Devin and Rachel keep touching each others' sore spots. Devin doesn't like that Rachel always seems to keep a portion of herself guarded and untouchable. He occasionally suspects Rachel of using him and usually finds out he's mistaken - until he learns that Mark is Rachel's son and finds out that she's known since before he and Rachel started dating. As someone who's been used by others for more than half his life, it hurts him to learn that the first woman he's ever had a real relationship has been using him, too. Rachel, doing her best not to fall in love with Devin, keeps misjudging him.
Things come to a head when Devin's older brother, the lead singer of Devin's former band, visits. Devin suspects that his brother has been cheating him out of royalties, and he's threatened to sue him. Devin's brother hopes to not only talk Devin out of suing him, but also to get Devin to rejoin the band. Although Devin has no intention of rejoining the band, Rachel assumes that he will. Rachel and Devin have a terrible argument. Things get worse for Rachel when Mark finds out that she's his mother and has known almost the whole time.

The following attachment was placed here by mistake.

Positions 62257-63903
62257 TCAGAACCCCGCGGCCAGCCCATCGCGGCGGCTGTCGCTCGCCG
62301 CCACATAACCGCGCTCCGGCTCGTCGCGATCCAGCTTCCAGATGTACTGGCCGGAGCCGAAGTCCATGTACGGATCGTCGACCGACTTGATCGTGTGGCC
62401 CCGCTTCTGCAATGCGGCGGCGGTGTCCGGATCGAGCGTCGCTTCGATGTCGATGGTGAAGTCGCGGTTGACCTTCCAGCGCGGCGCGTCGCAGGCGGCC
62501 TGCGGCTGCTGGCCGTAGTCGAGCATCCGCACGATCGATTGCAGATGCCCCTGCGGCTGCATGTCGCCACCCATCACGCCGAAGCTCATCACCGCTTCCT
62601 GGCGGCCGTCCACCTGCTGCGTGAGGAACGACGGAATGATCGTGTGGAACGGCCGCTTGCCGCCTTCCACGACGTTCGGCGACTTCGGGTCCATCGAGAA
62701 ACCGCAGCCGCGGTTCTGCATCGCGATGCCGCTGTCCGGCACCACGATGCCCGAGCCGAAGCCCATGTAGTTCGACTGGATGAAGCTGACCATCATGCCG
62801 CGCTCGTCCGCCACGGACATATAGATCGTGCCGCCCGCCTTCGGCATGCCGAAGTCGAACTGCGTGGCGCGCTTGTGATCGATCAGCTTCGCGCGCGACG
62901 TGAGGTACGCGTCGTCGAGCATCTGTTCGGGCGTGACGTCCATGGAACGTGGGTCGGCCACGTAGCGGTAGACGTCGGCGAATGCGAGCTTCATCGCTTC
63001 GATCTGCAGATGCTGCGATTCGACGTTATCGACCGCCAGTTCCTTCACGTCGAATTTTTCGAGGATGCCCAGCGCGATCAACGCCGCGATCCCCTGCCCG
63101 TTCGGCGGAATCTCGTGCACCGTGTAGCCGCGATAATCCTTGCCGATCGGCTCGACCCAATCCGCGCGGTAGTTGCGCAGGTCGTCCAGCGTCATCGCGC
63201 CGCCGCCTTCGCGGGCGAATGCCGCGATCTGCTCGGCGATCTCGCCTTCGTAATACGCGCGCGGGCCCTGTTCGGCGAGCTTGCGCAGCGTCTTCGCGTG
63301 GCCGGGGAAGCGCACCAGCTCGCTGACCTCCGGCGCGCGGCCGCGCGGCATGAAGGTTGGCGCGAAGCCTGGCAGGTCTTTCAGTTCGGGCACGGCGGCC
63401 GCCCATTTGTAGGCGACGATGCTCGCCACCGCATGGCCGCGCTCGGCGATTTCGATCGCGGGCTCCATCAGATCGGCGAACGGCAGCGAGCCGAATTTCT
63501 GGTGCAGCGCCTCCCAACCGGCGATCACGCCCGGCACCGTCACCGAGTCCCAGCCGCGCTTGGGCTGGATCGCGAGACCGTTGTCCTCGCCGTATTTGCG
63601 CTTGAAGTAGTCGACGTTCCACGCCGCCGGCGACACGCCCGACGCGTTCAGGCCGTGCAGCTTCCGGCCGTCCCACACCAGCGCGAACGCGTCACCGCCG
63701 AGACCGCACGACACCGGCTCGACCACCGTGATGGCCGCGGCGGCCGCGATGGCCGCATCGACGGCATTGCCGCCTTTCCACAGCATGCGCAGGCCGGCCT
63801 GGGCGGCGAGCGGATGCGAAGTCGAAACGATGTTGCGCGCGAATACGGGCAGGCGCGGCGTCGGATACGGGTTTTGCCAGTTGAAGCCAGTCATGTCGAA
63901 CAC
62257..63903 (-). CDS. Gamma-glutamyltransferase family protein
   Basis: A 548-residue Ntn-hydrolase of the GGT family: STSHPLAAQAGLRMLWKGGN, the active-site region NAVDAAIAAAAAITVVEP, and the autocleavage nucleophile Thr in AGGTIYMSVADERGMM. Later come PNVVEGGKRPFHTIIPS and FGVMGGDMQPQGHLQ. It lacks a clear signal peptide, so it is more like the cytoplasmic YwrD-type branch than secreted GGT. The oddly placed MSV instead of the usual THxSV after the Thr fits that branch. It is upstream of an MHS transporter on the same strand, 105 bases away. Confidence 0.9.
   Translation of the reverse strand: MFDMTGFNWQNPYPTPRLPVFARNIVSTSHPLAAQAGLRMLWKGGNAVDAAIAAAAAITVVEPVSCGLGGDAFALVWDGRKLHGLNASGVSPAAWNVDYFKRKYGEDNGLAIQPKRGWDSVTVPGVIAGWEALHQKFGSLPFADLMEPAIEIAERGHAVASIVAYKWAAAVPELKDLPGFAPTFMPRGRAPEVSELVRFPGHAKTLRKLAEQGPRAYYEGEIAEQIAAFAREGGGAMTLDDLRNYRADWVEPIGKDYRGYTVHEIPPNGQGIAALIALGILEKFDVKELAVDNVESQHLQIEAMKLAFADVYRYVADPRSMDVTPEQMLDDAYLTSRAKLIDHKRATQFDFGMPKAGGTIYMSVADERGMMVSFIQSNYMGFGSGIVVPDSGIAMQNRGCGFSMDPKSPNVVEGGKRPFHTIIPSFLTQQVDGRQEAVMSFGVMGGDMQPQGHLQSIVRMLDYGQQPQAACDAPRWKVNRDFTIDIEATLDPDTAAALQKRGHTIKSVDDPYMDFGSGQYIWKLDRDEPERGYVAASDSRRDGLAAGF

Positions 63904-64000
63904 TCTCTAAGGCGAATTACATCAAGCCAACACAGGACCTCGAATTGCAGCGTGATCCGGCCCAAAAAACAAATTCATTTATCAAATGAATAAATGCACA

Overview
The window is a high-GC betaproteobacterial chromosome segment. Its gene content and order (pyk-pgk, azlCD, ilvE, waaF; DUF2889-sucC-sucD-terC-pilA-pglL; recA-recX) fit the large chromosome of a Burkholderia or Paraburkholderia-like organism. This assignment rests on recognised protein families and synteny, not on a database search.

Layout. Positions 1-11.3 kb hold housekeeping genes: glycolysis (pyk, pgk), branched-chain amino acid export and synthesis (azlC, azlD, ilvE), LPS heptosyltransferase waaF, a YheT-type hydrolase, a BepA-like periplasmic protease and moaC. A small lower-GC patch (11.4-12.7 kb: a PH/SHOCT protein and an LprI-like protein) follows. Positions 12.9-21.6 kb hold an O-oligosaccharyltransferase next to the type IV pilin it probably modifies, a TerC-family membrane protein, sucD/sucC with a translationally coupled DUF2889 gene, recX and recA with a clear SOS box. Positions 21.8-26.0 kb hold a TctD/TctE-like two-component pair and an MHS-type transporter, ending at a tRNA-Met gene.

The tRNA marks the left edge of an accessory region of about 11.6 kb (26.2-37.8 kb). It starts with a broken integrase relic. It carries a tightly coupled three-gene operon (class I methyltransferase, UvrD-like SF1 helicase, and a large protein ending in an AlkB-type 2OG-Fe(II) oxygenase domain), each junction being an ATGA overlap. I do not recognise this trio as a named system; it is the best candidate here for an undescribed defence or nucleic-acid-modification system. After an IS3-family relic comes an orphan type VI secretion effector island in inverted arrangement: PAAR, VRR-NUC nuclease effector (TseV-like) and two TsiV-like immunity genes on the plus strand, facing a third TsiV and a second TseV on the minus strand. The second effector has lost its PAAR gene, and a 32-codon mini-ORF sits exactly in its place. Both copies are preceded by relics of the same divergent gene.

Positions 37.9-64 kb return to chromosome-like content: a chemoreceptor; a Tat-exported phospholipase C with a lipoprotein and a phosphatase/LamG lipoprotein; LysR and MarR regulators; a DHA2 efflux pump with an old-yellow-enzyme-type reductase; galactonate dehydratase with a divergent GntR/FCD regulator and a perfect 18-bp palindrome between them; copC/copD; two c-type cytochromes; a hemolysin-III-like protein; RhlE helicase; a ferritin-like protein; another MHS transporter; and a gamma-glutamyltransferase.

Rachel's bleak mood is interrupted by the news that no one can find Mark anywhere. Although she and Devin still aren't getting along, they team up to find Mark and learn that Mark is at Devin's brother's place (the guy promised him a job while he was high on marijuana). Rachel and Devin go to him, and they convince him to listen to what Rachel has to say. Finally, Rachel reveals everything that happened after she found out she was pregnant. The boy who had said he loved her abandoned her. Her father, a respected man in the community, was privately an alcoholic who abused his wife. He never beat Rachel, until the day he found out she was pregnant. Likely to preserve his public image, he and his wife made sure that the community knew they'd help Rachel raise her child, but Rachel didn't want her child to grow up in this kind of household. Because she loved him, she gave her child up for adoption.